O God, by whom the meek are guided in judgment, and light riseth up in darkness for the godly; Grant us, in all our doubts and uncertainties, the grace to ask what thou wouldest have us to do, that the Spirit of Wisdom may save us from all false choices, and that in thy light we may see light, and in thy straight path may not stumble; through Jesus Christ our Lord. Amen.
Marshall felt it was important for world leaders to learn from their past mistakes. If the surviving global powers did not band together and intervene quickly, Marshall believed the economic turmoil resulting from World War II could lead to a complete dissolution of European democratic rule, with Communist forces poised to take full advantage of the situation by instituting totalitarian regimes. Furthermore, punishment of those who participated in the war—like Germany’s punishment after World War I—would only lead to another, even more destructive global conflict.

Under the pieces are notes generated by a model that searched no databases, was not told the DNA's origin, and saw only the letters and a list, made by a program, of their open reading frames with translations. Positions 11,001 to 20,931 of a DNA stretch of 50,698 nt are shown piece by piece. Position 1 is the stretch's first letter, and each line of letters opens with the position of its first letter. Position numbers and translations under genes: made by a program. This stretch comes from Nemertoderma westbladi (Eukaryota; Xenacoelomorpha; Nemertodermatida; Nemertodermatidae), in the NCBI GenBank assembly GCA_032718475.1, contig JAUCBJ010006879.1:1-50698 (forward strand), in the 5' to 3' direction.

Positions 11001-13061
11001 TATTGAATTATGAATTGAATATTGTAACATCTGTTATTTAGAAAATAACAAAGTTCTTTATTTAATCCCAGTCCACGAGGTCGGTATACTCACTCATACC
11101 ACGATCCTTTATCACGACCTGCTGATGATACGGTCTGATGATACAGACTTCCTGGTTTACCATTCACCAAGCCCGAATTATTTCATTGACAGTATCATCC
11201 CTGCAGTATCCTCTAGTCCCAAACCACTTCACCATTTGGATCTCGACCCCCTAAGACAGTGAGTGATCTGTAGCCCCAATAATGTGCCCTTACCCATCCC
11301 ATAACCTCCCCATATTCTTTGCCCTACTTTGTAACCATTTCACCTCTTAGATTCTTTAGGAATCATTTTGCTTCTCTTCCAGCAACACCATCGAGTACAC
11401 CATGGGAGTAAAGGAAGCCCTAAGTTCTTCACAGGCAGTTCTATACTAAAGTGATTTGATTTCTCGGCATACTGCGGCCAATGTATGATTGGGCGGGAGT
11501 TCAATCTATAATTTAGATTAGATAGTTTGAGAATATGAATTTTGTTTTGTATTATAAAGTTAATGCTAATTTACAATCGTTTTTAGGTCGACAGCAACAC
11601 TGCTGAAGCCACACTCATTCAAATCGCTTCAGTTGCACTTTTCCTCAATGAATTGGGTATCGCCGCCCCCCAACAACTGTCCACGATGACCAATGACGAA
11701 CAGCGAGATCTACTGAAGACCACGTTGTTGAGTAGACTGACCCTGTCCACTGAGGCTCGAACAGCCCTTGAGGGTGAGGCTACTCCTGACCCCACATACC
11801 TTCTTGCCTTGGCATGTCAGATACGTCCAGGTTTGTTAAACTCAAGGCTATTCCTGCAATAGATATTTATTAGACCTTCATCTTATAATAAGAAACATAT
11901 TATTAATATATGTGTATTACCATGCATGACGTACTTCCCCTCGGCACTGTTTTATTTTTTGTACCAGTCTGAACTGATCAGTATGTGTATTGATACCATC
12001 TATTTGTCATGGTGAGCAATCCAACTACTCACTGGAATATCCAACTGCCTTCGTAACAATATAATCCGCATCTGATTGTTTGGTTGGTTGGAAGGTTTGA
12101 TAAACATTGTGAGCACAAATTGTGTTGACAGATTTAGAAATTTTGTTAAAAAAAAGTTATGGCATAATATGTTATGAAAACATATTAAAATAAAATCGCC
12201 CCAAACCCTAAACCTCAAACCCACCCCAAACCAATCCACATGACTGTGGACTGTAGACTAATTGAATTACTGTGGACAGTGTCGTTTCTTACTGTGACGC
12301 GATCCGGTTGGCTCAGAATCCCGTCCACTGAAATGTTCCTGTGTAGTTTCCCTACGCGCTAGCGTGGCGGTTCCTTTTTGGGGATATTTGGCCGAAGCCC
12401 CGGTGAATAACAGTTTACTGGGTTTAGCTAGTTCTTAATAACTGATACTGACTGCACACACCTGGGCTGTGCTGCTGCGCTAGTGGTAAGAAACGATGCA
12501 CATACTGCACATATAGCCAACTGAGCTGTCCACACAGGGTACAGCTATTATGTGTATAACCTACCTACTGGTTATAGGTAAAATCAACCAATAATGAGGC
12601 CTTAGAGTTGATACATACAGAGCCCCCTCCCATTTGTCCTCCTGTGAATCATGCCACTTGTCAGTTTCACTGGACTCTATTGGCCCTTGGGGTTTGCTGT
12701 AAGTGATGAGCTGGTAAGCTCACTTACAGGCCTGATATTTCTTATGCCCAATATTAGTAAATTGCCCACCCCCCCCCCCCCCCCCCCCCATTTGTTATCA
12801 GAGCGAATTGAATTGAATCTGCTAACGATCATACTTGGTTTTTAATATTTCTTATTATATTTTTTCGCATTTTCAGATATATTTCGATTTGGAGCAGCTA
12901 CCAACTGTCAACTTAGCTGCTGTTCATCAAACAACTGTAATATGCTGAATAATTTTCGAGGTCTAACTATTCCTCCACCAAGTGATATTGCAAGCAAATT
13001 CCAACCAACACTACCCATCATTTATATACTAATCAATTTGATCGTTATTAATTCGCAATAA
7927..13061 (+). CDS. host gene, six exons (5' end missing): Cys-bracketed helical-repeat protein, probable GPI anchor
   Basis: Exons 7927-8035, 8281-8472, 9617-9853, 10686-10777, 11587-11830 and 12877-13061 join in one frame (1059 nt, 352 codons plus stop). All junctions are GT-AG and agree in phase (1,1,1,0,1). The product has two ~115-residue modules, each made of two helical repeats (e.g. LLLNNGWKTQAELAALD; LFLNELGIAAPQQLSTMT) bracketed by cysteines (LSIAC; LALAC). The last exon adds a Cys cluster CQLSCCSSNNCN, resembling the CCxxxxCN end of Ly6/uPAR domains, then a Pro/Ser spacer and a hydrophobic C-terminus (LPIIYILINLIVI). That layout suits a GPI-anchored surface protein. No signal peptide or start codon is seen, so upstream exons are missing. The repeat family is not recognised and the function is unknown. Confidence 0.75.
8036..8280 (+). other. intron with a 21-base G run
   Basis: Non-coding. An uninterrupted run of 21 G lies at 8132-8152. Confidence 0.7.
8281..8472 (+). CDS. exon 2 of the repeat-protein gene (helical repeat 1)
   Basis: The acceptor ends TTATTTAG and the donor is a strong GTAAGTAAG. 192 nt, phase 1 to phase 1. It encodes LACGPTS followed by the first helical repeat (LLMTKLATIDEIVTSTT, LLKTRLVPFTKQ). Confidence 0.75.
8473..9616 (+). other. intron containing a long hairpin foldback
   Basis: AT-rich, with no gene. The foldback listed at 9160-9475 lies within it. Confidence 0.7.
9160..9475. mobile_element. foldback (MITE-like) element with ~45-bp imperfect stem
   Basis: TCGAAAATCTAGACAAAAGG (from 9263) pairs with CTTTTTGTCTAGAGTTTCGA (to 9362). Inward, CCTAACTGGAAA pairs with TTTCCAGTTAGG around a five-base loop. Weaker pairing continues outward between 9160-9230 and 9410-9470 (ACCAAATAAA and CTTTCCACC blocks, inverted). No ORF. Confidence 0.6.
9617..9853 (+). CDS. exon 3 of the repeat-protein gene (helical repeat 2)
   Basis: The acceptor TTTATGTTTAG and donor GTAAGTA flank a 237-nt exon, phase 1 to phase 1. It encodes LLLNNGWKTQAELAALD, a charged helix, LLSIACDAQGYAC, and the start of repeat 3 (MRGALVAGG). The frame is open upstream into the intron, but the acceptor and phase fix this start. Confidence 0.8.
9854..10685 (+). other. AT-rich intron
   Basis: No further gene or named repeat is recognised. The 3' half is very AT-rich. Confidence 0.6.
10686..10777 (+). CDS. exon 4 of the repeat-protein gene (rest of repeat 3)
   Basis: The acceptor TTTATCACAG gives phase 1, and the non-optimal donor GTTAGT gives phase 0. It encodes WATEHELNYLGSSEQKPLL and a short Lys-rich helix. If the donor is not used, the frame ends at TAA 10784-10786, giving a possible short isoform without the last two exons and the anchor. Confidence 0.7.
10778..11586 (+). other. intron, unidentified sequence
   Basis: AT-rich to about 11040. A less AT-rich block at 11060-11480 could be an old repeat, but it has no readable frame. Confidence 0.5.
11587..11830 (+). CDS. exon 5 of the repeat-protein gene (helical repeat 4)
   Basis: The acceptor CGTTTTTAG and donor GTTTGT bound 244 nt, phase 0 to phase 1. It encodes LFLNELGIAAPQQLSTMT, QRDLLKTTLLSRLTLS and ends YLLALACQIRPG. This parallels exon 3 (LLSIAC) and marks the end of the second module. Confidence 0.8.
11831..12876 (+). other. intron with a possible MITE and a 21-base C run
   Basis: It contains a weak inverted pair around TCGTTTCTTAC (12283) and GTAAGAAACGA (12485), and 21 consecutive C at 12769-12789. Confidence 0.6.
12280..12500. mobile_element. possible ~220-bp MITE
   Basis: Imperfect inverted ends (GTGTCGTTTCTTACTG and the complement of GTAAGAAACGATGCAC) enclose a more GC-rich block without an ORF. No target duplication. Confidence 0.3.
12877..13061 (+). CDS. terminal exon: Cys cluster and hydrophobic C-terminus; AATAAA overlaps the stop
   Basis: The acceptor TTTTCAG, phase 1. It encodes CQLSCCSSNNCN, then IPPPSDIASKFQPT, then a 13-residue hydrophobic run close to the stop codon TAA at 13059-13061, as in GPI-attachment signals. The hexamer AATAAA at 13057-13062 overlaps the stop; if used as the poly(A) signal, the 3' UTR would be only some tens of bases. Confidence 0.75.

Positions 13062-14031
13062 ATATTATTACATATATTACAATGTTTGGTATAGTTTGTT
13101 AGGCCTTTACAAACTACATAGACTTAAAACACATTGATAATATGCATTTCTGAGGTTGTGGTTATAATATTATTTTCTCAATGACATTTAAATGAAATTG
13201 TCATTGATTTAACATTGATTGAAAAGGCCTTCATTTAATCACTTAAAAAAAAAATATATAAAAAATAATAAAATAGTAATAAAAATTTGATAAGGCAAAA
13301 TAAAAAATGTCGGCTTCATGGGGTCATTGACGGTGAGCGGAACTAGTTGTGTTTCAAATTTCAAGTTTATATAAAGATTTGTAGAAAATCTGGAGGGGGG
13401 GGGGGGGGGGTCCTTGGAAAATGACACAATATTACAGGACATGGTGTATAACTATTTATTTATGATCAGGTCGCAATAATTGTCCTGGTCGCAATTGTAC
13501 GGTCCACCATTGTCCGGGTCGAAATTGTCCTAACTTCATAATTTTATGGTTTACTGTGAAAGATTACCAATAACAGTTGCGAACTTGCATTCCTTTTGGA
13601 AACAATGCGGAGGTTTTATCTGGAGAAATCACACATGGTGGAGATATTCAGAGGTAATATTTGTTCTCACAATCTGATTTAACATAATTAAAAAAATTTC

During the Paris Peace Conference (1946-47), a meeting between the Western allies and the Soviet Union frustrated agreement on a viable peace treaty with the Germans. In the aftermath, Marshall became convinced that to avert post-war chaos and revolt, the United States must intervene directly to help with Europe’s economic revitalization. He felt there had to be another way to lead Europe through a recovery that would foster strong national economies as well as liberal democracies.
Marshall gathered his staff and advisors and swiftly put together the outline for what became the European Recovery Program. It recommended ways to ease financial bottlenecks, while allowing each country to devise their own plans for becoming self-sustaining through the use of potential U.S. financial support. Marshall unveiled this plan a few days later, in a speech given at the Harvard University Commencement ceremony on June 5, 1947.
General Alexei Antenoff, General George Marshall, General Henry Arnold, Admiral Ernest King, and other Allied officers meeting during the Potsdam Conference, Germany on July 27, 1945.
Allied officers meeting during the Potsdam Conference, Germany, July 27, 1945, United States National Archives. Retrieved from https://www.archives.gov
Governments, political parties, or groups which seek to perpetuate human misery in order to profit therefrom politically or otherwise will encounter the opposition of the United States.